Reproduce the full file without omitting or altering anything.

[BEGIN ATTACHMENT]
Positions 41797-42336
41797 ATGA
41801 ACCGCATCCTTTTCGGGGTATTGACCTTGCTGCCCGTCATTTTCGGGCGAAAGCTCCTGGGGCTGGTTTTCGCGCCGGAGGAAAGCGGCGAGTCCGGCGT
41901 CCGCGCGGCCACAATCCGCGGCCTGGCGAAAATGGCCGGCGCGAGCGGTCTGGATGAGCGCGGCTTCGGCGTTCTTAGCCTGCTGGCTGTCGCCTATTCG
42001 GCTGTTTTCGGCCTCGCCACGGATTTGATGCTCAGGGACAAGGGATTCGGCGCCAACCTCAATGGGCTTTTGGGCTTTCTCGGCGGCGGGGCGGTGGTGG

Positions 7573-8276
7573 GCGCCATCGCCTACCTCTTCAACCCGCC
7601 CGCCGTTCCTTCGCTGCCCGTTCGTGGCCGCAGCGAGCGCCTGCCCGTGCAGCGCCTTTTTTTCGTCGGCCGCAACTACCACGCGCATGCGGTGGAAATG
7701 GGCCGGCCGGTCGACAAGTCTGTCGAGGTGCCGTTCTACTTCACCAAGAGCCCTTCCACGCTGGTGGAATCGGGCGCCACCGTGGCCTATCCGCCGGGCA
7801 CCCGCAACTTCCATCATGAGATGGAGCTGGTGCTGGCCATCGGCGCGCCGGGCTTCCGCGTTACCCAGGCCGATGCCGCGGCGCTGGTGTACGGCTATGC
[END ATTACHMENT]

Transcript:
Positions 41797-42336
41797 ATGA
41801 ACCGCATCCTTTTCGGGGTATTGACCTTGCTGCCCGTCATTTTCGGGCGAAAGCTCCTGGGGCTGGTTTTCGCGCCGGAGGAAAGCGGCGAGTCCGGCGT
41901 CCGCGCGGCCACAATCCGCGGCCTGGCGAAAATGGCCGGCGCGAGCGGTCTGGATGAGCGCGGCTTCGGCGTTCTTAGCCTGCTGGCTGTCGCCTATTCG
42001 GCTGTTTTCGGCCTCGCCACGGATTTGATGCTCAGGGACAAGGGATTCGGCGCCAACCTCAATGGGCTTTTGGGCTTTCTCGGCGGCGGGGCGGTGGTGG

Positions 7573-8276
7573 GCGCCATCGCCTACCTCTTCAACCCGCC
7601 CGCCGTTCCTTCGCTGCCCGTTCGTGGCCGCAGCGAGCGCCTGCCCGTGCAGCGCCTTTTTTTCGTCGGCCGCAACTACCACGCGCATGCGGTGGAAATG
7701 GGCCGGCCGGTCGACAAGTCTGTCGAGGTGCCGTTCTACTTCACCAAGAGCCCTTCCACGCTGGTGGAATCGGGCGCCACCGTGGCCTATCCGCCGGGCA
7801 CCCGCAACTTCCATCATGAGATGGAGCTGGTGCTGGCCATCGGCGCGCCGGGCTTCCGCGTTACCCAGGCCGATGCCGCGGCGCTGGTGTACGGCTATGC